(Host) Both of Vermont’s U.S. senators say they are backing a plan to help pay for President Bush’s $87 billion Iraq proposal by rescinding part of the most recent tax cut for wealthy people.
VPR’s Bob Kinzel reports.
(Kinzel) Both Senators Patrick Leahy and James Jeffords say they are concerned about increasing the federal deficit to pay for the president’s Iraqi package.
While a majority of the money will go to fund military operations in Iraq, $20 billion has been earmarked for projects to help rebuild that country’s economy and infrastructure. For instance, the Bush administration wants to purchase 2,000 garbage trucks at a total cost of $100 million, and it has proposed building two new prisons that would cost $400 million.
Jeffords says the only way he could support this spending request is if the Senate adopts an amendment, sponsored by Delaware Senator Joseph Biden, that rescinds the recent tax cut for all people with incomes above $300,000 a year:
(Jeffords) “I have opposed the Iraq operation from the beginning and as time goes by things are getting worse and worse. And I cannot believe that we are willing to give away the resources of this nation in such a cause that presently has not proved to be very worthwhile in the sense of its goals.”
(Kinzel) Leahy says rescinding the tax cut for wealthy Americans is a fair way to pay for the president’s plan. If this step isn’t taken, Leahy is concerned that some of this country’s key priorities will not be addressed:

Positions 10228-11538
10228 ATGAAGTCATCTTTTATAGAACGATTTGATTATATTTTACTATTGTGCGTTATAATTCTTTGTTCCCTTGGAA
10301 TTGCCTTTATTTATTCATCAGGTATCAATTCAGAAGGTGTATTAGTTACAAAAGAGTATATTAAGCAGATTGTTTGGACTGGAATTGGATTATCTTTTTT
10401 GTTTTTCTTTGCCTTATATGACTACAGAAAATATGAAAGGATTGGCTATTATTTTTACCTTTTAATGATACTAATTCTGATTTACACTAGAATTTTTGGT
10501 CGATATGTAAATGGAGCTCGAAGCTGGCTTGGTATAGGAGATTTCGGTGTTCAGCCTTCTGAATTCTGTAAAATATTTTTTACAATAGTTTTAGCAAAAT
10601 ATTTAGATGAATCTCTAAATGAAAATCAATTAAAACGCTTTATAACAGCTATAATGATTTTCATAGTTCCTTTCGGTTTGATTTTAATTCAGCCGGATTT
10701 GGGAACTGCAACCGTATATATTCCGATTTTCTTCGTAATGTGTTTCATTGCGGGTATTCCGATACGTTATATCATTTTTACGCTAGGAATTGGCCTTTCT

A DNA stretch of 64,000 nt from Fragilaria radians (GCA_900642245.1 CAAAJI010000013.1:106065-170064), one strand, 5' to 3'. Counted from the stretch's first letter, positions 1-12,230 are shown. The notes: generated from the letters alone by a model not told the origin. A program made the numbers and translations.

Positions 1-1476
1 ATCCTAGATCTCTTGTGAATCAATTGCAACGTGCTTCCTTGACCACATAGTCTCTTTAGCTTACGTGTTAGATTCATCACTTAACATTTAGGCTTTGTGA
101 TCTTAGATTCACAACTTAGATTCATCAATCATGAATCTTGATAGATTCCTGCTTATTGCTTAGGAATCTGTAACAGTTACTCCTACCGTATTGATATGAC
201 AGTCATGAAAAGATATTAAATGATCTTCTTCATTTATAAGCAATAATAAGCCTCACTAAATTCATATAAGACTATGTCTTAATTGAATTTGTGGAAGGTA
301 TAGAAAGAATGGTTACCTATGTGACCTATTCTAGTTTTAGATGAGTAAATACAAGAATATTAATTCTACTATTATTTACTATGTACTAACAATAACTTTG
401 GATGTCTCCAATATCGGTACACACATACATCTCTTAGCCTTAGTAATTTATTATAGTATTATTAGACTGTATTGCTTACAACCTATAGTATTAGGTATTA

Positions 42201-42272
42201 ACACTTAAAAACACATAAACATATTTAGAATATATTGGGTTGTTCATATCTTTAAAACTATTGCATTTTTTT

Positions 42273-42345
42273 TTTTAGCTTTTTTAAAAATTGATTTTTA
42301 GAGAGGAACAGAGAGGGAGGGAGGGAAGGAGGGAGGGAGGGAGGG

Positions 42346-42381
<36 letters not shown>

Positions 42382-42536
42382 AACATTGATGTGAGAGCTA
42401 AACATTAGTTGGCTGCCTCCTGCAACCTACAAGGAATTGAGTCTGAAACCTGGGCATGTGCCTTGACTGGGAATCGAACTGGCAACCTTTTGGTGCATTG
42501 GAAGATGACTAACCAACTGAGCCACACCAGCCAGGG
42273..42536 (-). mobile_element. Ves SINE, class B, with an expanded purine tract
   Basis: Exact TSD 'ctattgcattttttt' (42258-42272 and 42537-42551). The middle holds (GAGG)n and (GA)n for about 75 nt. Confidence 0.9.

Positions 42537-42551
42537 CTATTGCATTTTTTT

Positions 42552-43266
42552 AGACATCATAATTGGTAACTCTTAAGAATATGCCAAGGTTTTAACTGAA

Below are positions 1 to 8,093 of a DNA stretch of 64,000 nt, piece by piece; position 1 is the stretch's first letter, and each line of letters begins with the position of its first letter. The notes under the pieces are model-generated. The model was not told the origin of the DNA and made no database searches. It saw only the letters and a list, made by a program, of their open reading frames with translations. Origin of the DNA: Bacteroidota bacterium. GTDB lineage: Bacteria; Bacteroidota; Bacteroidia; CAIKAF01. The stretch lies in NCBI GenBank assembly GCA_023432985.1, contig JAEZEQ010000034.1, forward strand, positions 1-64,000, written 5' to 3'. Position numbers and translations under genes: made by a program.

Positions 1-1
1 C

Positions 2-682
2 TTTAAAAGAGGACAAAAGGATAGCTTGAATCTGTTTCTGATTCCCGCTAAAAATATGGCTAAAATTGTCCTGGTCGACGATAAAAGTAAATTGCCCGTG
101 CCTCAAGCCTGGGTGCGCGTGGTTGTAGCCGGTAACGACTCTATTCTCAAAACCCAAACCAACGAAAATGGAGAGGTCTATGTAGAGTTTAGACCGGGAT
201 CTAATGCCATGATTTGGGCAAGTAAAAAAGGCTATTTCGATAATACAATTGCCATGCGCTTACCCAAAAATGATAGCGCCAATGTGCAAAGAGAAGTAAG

(Leahy) “If those tax breaks are at least held up – they’re not going to have increased taxes but hold up the tax breaks for a few years – you can pay for much of what we’re doing in Iraq. Otherwise we’re going to say is, for every school we build in Iraq those are schools we can’t build in the United States. For every hospital we build in Iraq, that’s hospitals we can’t build here. And for every college scholarship we give in Iraq, that’s college scholarships we can’t give in the United States. I think that’s wrong.”
(Kinzel) Leahy says he’s also working on a provision for this bill that would extend health care benefits for members of the National Guard and Reserves who are called into service.
For Vermont Public Radio, I’m Bob Kinzel in Montpelier.